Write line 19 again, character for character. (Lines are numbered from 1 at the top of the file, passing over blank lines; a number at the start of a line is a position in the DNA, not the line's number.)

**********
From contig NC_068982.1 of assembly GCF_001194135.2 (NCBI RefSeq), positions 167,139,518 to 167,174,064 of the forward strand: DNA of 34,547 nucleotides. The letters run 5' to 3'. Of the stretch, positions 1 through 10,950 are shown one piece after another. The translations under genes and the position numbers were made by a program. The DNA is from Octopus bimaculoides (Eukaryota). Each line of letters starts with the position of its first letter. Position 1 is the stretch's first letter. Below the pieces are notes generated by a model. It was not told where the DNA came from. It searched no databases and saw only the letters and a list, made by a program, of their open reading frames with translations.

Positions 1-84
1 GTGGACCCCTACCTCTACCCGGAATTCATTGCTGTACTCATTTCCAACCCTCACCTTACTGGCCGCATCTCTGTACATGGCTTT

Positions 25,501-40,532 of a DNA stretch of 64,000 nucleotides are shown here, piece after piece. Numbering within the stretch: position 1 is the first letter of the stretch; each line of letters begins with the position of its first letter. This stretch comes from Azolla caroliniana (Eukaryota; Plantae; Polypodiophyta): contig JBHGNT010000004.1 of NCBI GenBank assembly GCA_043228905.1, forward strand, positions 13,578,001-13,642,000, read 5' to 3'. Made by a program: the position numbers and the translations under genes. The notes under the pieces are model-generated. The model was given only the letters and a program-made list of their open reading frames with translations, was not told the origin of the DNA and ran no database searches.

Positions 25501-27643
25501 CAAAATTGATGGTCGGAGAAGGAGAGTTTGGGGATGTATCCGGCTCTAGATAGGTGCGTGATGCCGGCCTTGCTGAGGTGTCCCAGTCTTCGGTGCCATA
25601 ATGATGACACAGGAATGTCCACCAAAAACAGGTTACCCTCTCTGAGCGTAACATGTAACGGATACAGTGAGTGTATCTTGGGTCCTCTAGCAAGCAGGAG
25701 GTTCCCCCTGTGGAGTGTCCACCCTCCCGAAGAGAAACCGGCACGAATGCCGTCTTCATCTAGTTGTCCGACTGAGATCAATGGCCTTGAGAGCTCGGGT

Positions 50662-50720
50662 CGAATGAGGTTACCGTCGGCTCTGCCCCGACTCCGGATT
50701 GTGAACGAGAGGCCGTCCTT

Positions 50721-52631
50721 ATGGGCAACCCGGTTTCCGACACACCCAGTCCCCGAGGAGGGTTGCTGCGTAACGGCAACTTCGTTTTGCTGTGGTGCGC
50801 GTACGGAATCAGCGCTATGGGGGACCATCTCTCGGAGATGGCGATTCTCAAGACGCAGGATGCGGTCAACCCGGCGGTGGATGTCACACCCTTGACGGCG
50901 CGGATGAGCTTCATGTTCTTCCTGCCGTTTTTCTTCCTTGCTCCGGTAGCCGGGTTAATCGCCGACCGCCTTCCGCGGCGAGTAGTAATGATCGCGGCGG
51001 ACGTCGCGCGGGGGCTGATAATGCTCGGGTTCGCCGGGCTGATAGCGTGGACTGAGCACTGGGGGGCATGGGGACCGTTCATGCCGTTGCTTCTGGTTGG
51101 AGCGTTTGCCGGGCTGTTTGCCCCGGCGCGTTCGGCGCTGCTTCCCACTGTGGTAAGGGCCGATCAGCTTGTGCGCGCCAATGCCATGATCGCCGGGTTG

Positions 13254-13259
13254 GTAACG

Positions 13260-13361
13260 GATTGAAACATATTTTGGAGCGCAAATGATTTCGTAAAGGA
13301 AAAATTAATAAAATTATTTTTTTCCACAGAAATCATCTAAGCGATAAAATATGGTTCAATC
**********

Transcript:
13254 GTAACG